Tag Archives: Recipe

Ask and You Will Receive

So, I am on day 3 of a 14 day low carb cleanse.  It is actually not as bad as I expected it to be and I am discovering some really great recipes along the way. Between the diet and football season approaching you can probably guess the food I am currently obsessed with, yes, soup.  Here is the recipe of my current favorite soup.  Enjoy, and send me your favorite Low Carb Recipe.

Kale and White Bean Soup with Golden Beets and Spicy Sausage


Photo Credit and Recipe  EatLiveRun.com

Make it and enjoy it!!!


1/2 lb spicy chicken sausage, casing removed and thickly sliced

2 medium sized golden beets, peeled and diced

2 large carrots, diced

1 stalk celery, diced

1 leek, thinly sliced

1 Tbsp olive oil

2 quarts low-sodium chicken broth

2 15-oz cans white beans, drained and rinsed

1 large bunch green kale, chopped

1 tsp salt

1/4 tsp red pepper flakes

1/4 tsp pepper


Heat the olive oil over medium high heat and add the thinly sliced leeks. Saute for five minutes then add sausage.

Brown sausage then add carrots, beets and celery. Toss to combine and continue cooking for another six minutes. Add kale and beans and cook until kale just starts to wilt.

Add chicken broth, salt, red pepper flakes and pepper and bring to a boil. Cover, reduce heat and simmer for 25 minutes.

Serve with warm crusty sourdough bread on the side.


1 hour

And yes, I know there is no warm crusty bread on my Carb Free living right now.  But, it would be a delicious addition!

Lucye is 1

I write this post with anxious anticipation that my lost posts will be renewed and hope that countless other new beginnings are on the horizon.  Today is sweet Lucye Jane’s first birthday.  She was 365 days old yesterday, but thanks to Leap Year we have two days to celebrate her sweet life.  As do most celebrations with me and my sisters there is always a twinge of sadness for our mother.  Lucye shares the name and birth month of our mother’s mother and she has such a strong resemblance to the women on that side of the family it is almost unbelievable.

Lucye’s Maternal Grandmother, Patti (Left) and Lucye’s Maternal Great Grandmother, Lucye (Right).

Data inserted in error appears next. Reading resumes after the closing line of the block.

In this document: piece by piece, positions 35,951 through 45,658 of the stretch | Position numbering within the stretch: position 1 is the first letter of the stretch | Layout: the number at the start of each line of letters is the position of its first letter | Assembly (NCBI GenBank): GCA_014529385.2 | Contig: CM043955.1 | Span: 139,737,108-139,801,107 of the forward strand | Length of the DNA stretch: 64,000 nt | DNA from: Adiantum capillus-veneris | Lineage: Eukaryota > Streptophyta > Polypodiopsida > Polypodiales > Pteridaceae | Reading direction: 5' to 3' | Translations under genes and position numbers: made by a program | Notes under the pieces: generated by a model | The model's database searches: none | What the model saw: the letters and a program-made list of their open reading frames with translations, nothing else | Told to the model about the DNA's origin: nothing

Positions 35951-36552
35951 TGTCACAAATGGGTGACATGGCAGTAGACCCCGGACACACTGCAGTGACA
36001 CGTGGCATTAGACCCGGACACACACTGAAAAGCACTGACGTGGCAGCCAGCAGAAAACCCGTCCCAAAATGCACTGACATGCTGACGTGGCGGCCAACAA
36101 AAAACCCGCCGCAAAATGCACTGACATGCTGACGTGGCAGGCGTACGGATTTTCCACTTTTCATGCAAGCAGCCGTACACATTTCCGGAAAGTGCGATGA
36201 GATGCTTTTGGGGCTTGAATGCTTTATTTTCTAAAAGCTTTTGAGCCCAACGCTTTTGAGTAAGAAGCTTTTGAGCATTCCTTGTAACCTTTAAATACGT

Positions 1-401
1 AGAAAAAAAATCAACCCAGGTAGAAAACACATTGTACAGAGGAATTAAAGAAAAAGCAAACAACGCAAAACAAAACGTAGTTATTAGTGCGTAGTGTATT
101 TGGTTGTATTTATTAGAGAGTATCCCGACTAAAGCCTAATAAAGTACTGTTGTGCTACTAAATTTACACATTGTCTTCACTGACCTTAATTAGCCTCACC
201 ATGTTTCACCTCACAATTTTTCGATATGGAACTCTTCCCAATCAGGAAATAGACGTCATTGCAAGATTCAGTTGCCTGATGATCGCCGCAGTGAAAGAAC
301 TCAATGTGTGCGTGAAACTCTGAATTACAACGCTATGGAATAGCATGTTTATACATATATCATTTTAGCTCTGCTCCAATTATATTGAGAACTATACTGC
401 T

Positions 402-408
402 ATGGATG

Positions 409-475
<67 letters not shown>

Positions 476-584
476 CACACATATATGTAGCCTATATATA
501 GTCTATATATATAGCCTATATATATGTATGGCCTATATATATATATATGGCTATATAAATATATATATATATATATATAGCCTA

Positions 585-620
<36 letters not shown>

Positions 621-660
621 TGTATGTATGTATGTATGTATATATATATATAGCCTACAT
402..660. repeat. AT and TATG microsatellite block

Mother’s Day Brunch

Mother’s Day and My Birthday are “challenges” since my mom died almost two years ago.  These are days that I miss her terribly and often get hung up in the pity party I throw myself…..as if everyone else in the world has the ideal mother….alive and well and always saying the right thing at the right time.  This year, I got about 5 minutes into such a funk and then decided to be thankful for what I do have….a mother in law who has gone above and beyond for me and my children and the loves of my life…Little Guy and Big Guy.

So, what do I like to do to celebrate such blessings…..  cook and eat!



Fresh Fruit



Aunt Linda’s Lemon Strawberry Bars

Blueberry Crumble Bread

Baked French Toast

Curry Chicken Salad

Breakfast Casserole with Artichokes, Canadian Bacon and Goat Cheese

Green Chile, Bacon Sausage and Cheese Egg Muffins (I added a pound of bacon sausage…I had never seen it before, but I figured….how can you go wrong with bacon?  and I was right!!!)

IMG_0822There was a special place for my mother in law….complete with a special cup of hot tea.

IMG_0816I had seriously thought about setting a place for my mom, but in an effort not to creep everyone out…I did not.  However, I love how, unintentionally, the needle sampler mom made years ago, made it into my picture of the place settings.

IMG_0839There was a special table for the kids….the boys were thrilled to have a special place and help out their sweet cousin.

IMG_0846 One of the highlights was to see Baby Jude.  He smiled all morning.

This was a great event and really a lot of fun to prepare.  It really did feel at times like I was cooking with my mom.  I especially enjoyed ironing her table linens.  I know she was smiling at the whole process.

Sunday was still a little melancholy, but healing takes time and it has only been two years.

Happy Day After Mother’s Day!!!

I Guess I need a Pig Head

I love Posole.  I love to eat it and smell it and now, thanks to Aunt Becky, I love to make it.  Posole has almost taken the place of Chicken Noodle Soup at our house as the perfect thing to eat on a cold winter day.  So, since I have committed to sharing recipe’s…..here you go.  Happy Monday….Posole Day at our house.


  • 3 T. Olive Oil
  • 2 1/2 – 3 Pound Pork Roast (cut into bite sized pieces)
  • 1/4 Cup Flour
  • 1 T. Salt or Garlic Salt
  • 1 T. Pepper
  • 2 Medium Onions diced
  • 1 Bag Frozen Bueno Posole
  • 1/4 Cup Chicken Broth
  • 6 Cups of Water
  • 26 Ounces Bueno Green Chile
  • 1 Pkt. Lipton Onion Soup Mix
  • 1 T. Lawry’s Season Salt
  • 4-5 Tomatillos
  • Tortilla Chips (Garnish)
  • Sour Cream (Garnish)

Heat 2 T. of Olive Oil.  Mix Flour with Salt and Pepper.  Coat Pork and brown in small batches.  Set aside.  Heat 1 T. of Olive Oil and saute onions.  Deglaze with 1/4 cup of Chicken Broth.  Add Meat and remaining ingredients up until the Tomatillos.  Simmer for a long time….4-5 hours at least.  Heat a splash of Olive oil in a small pan.  Add tomatillos and roast and turn until they are a little black and releasing their liquid….add tomatillos and liquid to the Posole.  Serve with Tortilla Chips and Sour Cream.